An animal’s choice of mate can be influenced by its diet as it reaches sexual maturity, research has shown.
The study in beetles is the first to link an animal’s nutritional intake during sexual development with its adult breeding habits.
It could aid understanding of the likely impact on animals’ behaviour as food availability varies with changing climates in the future.
Researchers from the University of Edinburgh carried out tests using burying beetles, which become sexually mature a few days after reaching adulthood.
Scientists raised groups of males and female beetles from birth before placing them with potential mating partners. Some of the beetles were given less food than others, either at the time of their sexual development, or when placed alongside the opposite sex.
Females that had been underfed at any point in their lives preferred to mate with well-fed males, the study showed. This may be because they seek to optimise the health of their offspring by choosing a partner in relatively good condition.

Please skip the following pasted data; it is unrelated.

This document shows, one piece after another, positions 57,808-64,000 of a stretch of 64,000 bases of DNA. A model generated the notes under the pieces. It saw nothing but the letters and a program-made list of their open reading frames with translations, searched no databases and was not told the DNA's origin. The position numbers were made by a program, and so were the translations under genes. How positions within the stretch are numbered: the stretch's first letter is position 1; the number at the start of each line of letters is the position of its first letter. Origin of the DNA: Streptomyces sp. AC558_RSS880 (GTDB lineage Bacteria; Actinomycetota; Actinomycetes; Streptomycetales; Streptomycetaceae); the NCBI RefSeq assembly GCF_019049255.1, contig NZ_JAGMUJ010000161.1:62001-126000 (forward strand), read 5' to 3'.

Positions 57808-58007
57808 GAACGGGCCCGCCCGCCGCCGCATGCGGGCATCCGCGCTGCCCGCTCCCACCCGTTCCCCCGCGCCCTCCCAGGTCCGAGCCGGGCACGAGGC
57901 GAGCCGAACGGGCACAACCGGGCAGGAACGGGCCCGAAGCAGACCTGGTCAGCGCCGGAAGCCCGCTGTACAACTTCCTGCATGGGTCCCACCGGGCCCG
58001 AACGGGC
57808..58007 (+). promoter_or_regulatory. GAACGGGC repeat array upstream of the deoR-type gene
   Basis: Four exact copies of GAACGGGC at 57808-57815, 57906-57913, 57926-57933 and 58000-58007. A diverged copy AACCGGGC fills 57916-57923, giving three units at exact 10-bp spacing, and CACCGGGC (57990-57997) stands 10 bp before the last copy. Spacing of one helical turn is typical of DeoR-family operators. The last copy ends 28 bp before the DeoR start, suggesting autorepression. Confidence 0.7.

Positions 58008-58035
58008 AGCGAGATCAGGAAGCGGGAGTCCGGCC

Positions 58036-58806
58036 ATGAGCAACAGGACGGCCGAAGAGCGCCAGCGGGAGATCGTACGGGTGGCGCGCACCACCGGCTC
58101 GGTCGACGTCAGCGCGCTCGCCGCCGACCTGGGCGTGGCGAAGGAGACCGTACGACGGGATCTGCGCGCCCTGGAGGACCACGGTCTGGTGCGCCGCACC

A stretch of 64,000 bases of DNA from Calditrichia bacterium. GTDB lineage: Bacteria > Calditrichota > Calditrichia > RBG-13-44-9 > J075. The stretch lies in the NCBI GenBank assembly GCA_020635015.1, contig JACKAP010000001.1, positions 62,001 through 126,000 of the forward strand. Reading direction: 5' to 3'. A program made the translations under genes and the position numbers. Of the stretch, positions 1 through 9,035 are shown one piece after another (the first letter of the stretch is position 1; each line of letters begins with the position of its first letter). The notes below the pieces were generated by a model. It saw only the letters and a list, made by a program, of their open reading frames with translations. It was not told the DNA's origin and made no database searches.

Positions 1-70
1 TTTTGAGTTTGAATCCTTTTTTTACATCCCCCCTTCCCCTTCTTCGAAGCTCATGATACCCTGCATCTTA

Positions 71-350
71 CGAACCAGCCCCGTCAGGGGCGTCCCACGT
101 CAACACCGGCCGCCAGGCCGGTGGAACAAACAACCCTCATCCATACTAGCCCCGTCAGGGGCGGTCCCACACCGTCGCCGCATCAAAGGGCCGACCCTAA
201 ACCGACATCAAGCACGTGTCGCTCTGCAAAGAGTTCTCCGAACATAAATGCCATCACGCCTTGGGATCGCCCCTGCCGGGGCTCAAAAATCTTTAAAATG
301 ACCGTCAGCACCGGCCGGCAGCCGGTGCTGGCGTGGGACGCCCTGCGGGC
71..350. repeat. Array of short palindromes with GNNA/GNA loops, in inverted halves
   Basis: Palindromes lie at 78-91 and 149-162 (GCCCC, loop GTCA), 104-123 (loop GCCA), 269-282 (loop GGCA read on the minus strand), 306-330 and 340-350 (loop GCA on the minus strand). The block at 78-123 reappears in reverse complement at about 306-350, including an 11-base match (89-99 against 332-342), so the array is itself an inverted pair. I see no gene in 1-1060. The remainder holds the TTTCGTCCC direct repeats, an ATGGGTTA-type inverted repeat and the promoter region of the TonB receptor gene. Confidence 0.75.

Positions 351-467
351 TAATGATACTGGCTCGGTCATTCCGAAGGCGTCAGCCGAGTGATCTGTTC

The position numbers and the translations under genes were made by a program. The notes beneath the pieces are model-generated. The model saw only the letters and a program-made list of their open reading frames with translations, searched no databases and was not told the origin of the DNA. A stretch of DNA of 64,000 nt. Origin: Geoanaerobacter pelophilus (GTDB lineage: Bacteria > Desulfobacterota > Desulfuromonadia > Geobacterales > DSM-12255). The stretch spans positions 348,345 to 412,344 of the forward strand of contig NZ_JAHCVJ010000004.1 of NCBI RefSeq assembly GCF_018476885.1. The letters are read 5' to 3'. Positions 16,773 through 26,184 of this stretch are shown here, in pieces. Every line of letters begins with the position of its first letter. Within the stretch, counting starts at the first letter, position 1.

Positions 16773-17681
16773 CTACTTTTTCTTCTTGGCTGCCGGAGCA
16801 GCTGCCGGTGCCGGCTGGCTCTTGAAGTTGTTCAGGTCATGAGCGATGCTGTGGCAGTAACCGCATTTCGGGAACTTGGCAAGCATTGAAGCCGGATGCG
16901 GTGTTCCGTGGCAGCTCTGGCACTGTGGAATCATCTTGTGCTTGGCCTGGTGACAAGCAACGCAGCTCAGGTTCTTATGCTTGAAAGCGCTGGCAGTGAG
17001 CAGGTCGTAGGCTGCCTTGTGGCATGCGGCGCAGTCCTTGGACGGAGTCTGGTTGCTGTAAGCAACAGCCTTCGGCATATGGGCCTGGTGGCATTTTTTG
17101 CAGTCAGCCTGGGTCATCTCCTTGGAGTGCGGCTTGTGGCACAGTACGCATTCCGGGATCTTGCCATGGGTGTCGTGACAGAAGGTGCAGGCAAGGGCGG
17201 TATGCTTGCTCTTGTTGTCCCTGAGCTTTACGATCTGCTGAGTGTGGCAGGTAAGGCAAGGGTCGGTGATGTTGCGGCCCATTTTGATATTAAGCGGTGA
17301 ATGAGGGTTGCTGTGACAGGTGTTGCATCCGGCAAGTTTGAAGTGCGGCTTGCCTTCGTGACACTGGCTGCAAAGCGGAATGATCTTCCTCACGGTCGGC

Males that had been denied food during sexual development also behaved differently from those who had not. Underfed males spent more time making courtship signals, possibly to avoid physically competing with other males for mates, researchers suggest.
Scientists say their findings – that diet during development influences sexual behaviour – may be common in other species. Future studies could examine this, and what impact this may have on the offspring of affected animals.
The research, published in Animal Behaviour, was funded by the Natural Environment Research Council.
Jon Richardson, of the University of Edinburgh’s School of Biological Sciences, who led the study, said: “Poor nutrition during sexual development may cause damage that can’t be undone in terms of an individual’s lifelong health and wellbeing.”
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